North Dakota Sen. Heidi Heitkamp, seen here meeting with Judge Neil Gorsuch last month, is facing pressure from liberals and conservatives ahead of the Supreme Court nominee’s confirmation hearings. (Tom Williams/CQ Roll Call file photo)

Democratic lawmakers and liberal interest groups are intensifying their pressure on senators to probe Supreme Court nominee Neil Gorsuch’s views on campaign finance law during his confirmation hearings next week.

“He does not come into this with the benefit of the doubt in his favor,” said Rhode Island Sen. Sheldon Whitehouse, a Judiciary Committee member. The panel is scheduled to begin the Colorado judge’s hearings at 11 a.m. Monday.

Tough Choices for Democrats: Obstruct or Govern
Angry constituents want members of Congress to step up

Police escort Republican Rep. Tom McClintock through a town hall audience from the Tower Theatre in Roseville, California, on Feb. 4. (Randall Benton/The Sacramento Bee via AP file photo)

It’s now well known in Washington that on Feb. 4, police escorted GOP Rep. Tom McClintock, a fifth-term libertarian whose district stretches from the Sacramento suburbs to Yosemite National Park, out of a town hall meeting full of angry constituents in Roseville, Calif., 30 miles northeast of the state capital. The calls of activists opposed to President Donald Trump rained down: “This is what democracy looks like!”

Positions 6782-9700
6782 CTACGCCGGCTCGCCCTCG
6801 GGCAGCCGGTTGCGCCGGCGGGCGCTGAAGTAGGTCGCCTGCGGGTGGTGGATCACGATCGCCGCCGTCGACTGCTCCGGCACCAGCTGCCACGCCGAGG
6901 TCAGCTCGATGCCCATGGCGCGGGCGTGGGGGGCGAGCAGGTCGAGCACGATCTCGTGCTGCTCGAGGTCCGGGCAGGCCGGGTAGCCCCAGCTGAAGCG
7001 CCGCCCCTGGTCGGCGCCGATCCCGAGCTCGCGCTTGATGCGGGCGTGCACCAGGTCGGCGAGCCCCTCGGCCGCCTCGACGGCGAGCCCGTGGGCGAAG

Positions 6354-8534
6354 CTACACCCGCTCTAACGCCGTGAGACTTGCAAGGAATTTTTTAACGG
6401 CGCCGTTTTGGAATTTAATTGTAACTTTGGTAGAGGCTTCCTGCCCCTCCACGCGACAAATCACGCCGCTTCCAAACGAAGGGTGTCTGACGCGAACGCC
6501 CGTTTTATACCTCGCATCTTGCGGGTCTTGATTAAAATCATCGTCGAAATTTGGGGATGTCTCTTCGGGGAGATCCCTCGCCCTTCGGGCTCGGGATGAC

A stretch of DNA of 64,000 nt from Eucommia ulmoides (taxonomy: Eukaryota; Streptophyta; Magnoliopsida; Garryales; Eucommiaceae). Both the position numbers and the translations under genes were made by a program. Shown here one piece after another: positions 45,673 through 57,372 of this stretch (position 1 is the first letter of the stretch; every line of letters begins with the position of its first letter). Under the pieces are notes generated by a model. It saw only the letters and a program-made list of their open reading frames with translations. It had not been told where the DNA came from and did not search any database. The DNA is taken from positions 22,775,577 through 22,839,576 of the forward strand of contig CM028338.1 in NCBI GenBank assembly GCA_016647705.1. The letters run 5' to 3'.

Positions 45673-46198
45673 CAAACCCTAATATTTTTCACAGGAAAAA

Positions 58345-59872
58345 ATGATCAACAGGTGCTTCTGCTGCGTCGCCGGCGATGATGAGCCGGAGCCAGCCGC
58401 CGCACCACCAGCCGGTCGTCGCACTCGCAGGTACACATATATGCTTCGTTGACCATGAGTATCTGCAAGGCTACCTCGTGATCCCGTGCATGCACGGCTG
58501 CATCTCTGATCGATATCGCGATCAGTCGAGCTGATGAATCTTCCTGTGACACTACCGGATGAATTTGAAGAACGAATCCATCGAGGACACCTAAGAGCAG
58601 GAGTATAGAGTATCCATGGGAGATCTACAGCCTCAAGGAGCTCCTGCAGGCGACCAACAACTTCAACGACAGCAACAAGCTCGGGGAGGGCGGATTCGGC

Less than a week later, activists ambushed another Republican representative also starting his ninth year in Congress, Jason Chaffetz, at a town hall in a high school auditorium in suburban Salt Lake City. “Do your job!” they yelled at the Oversight and Government Reform Committee chairman, demanding that he investigate Trump’s conflicts of interest.

Franken Returns Donations from Controversial Law Firm
Thorton Law Firm is being investigated for possible campaign finance violations

Sen. Al Franken, D-Minn., received about $41,000 in contributions from Boston law firm being investigated. (Photo By Tom Williams/CQ Roll Call)

Sen. Al Franken, D-Minn., returned $40,822 donated to him from a Boston law firm currently being investigated for potentially illegal campaign contributions.

An investigation into the Boston-based Thorton Law Firm by The Boston Globe and the Center for Responsive Politics revealed that Thorton essentially reimbursed employees for political contributions through bonus checks that totaled the exact amount of the donation.